The conversation was steered to her medal haul by the recent All-Star camogie tour to
Madrid, the first of its kind, with Cotter among the travelling party.
There, she mixed with contemporaries from Clare, Dublin, and Offaly, players of superb ability who had never been involved in an All-Ireland senior final, let alone held the O’Duffy Cup.
It brought home, in her own words, how “fortunate” and “lucky” she has been to amass such a collection of Celtic crosses.
The 29-year-old half-forward has been part of exceptional Cork teams, but no-one could ever accuse her of being a passenger.
Her first All-Ireland senior medal arrived at the age of 18, Cotter introduced as a second-half sub during the win over Tipperary in 2006.
It was her first year on the senior panel, a time when Emer Dillon, Una O’Donoghue and Cathriona Foley were at the height of their powers. She established herself as a mainstay on the starting XV the following year and there she has remained.
She was given a score of 10 by one newspaper for her display in the ’08 final win over Galway, and was midfield for the ’09 triumph over Kilkenny. She was top-scorer with six points (four frees) when the Cats were again downed in 2014 and was also chief contributor 12 months later for another back-to-back success.
It was she who found Gemma O’Connor for the equalising score towards the end of this year’s decider and, even on the rare September afternoon when it didn’t go Cork’s way, Cotter was not to be found wanting: In 2016, when the Rebels were bullied around GAA HQ by Ann Downey’s Kilkenny, the rangy midfielder still managed to nab 1-2.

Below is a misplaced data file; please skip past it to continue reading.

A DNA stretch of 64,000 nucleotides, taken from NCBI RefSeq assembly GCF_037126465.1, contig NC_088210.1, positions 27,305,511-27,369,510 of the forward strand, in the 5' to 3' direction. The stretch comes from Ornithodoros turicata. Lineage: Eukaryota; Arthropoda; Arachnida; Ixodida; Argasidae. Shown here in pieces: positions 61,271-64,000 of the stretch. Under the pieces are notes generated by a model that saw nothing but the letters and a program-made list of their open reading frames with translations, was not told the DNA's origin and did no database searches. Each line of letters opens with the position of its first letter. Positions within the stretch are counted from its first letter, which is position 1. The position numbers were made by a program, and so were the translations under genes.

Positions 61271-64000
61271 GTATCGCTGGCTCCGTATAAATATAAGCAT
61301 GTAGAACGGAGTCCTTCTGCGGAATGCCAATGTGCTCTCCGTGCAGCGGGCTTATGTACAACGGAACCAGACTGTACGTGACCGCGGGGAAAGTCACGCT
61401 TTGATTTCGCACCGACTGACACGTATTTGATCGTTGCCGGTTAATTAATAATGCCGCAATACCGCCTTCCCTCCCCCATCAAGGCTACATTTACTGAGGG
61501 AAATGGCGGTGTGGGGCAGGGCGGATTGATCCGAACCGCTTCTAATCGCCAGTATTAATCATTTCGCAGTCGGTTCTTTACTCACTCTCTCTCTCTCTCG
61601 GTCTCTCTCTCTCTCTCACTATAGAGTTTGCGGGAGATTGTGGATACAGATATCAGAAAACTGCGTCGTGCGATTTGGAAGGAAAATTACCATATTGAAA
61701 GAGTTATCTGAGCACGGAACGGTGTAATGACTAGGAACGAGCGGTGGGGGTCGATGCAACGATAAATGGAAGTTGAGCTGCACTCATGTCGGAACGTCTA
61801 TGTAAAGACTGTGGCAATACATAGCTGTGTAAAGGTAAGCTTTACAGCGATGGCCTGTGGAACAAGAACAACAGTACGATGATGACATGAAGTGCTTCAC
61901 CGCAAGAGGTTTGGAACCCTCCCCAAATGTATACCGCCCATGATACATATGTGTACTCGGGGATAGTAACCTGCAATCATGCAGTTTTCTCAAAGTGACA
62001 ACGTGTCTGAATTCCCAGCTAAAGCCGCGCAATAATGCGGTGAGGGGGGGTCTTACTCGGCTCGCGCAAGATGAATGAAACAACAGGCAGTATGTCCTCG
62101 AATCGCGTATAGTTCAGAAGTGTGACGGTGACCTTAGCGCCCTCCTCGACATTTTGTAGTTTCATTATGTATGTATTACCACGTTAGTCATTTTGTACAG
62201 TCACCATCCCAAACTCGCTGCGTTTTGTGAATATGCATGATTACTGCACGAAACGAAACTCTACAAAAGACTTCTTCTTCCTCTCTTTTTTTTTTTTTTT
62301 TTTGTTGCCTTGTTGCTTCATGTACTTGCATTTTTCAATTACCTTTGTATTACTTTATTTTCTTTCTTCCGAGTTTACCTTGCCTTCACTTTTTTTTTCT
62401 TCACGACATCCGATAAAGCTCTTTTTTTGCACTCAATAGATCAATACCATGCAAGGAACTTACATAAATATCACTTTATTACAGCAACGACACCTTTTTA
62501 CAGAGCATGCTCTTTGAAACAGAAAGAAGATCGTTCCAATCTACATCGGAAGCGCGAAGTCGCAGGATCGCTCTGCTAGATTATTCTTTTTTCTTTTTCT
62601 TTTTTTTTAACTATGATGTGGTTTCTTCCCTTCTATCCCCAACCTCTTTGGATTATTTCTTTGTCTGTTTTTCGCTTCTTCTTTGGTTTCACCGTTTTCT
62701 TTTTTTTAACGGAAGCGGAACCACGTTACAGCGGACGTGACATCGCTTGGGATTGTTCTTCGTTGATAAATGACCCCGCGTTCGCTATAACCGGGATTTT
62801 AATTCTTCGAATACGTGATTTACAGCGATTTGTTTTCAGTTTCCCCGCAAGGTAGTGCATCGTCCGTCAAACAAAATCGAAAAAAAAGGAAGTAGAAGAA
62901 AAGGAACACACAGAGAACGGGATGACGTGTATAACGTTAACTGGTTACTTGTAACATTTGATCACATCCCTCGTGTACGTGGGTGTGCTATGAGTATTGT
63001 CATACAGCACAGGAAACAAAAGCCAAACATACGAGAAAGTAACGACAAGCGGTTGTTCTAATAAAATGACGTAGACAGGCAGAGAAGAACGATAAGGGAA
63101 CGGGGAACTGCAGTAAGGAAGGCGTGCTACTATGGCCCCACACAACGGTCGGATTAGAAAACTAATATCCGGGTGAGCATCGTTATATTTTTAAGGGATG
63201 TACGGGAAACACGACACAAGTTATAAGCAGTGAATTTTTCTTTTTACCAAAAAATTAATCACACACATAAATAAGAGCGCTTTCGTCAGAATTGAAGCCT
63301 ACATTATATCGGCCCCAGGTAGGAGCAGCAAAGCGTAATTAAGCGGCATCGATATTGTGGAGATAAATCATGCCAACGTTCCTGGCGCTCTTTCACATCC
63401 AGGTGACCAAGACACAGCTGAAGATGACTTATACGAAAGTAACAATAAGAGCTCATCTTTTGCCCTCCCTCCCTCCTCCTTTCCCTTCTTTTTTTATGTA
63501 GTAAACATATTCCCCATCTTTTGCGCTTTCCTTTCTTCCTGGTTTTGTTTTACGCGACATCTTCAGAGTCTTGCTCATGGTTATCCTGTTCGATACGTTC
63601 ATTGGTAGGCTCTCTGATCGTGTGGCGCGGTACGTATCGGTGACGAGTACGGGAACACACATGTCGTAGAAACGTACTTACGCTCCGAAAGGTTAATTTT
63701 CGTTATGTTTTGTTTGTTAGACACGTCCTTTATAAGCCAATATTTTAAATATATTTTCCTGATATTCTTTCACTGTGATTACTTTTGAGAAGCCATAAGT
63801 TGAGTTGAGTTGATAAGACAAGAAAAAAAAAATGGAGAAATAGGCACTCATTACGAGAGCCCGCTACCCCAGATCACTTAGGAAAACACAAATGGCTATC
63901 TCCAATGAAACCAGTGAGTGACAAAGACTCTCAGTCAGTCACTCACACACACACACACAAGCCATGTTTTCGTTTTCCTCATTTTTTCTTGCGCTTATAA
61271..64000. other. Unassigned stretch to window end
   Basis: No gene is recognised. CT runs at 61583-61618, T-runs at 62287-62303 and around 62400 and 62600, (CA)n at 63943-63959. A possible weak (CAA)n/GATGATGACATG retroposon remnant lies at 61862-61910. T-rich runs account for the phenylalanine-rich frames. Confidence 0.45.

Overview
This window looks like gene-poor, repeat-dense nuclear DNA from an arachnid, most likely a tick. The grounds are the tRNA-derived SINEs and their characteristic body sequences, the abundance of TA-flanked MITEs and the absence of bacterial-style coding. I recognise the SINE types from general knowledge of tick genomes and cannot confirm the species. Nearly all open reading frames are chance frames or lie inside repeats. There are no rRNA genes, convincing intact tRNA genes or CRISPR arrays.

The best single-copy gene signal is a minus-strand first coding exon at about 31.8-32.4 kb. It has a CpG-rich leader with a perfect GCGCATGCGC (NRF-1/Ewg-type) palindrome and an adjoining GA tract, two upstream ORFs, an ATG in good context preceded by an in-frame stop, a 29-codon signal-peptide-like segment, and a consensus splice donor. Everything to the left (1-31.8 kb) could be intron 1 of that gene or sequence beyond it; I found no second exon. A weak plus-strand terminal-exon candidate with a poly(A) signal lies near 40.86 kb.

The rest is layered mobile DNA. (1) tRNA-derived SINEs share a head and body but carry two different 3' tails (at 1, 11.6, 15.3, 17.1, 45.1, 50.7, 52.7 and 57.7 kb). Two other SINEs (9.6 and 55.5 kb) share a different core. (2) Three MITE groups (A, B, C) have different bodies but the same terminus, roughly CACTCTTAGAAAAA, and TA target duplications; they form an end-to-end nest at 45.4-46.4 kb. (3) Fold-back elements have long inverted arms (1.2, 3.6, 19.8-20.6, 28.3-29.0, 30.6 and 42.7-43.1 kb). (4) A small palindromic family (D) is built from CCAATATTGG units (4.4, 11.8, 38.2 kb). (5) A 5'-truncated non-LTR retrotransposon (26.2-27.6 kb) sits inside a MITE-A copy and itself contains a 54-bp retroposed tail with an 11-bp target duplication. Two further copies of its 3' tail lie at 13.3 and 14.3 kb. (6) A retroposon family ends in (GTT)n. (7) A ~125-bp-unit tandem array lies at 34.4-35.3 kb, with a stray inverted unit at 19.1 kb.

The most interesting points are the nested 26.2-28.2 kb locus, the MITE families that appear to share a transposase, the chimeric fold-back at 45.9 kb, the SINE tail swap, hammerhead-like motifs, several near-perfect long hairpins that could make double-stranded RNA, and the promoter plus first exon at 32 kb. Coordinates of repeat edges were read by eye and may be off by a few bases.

“When you are playing, you don’t think much about what you’ve won, but every so often you realise how fortunate you are to not only have one, but six,” says the PE and Irish teacher at Midleton College.
A native of Ballynoe, Cotter saw a fair bit of back garden action before the late Rena O’Leary handed her her first St Catherine’s shirt.
Along with her twin brother Shane and older brother Pádraig, both of whom won Munster minor medals, much of her childhood was spent with a hurley in the hand.
“Every summer, there would be a good few gangs from the parish up at the pitch,” she recalls, before adding, somewhat wryly: “There wasn’t a whole pile to do in Ballynoe when we were young, we made the most of it, though.
“The brothers and I would be fairly competitive. We certainly brought the best out in each other.”
She’d line out alongside them at U12 and U14, joining the St Catherine’s junior camogie team at the age of 12.
“Camogie was really important to me growing up. I just loved it. I still do. I always thought to myself, ‘yeah, I’d love to pull on the red jersey’. I remember going to Croke Park for a senior camogie final and coming away wanting to be there as a player, not a spectator.”
Winning an All-Ireland U16 title in 2003 under the watch of John Cronin provided the first taste. There followed the six All-Irelands and five All-Stars, the most recent
arriving in the last four
When Jenny O’Leary, Anna Geary, Joanne O’Callaghan, Sara Hayes, Joanne Casey, and Angela Walsh stepped away after the 2014 victory, Cotter seamlessly took on a more profound leadership role.
“Heading into 2015, maybe, we thought: ‘Would we really have a chance this year?’ When there is not much expected of you, that’s when you progress further. Maybe people thought Cork haven’t a chance this year. You have that underdog tag and it helps you more than you think. We all stepped up.”
She turns 30 next year, but there won’t be any talk of retirement for a while yet.
“A couple of us in the panel would often joke about where does the time go. You
remember when you started out and how you were one of the younger ones.
"The tables don’t be long turning. You just have to step up to the mark, use the experience you’ve gathered and taken from other players to help young girls along.
“Looking back, I’ve won six out of 12. That isn’t so bad. I’ll never forget at the end of my first year in with the seniors, Aoife Murray said to me: ‘You won’t always win.’ That’s remained with me. It makes you realise how lucky you are to get to Croke Park and even luckier to be leaving it a winner.”
Luck has had very little to do with it.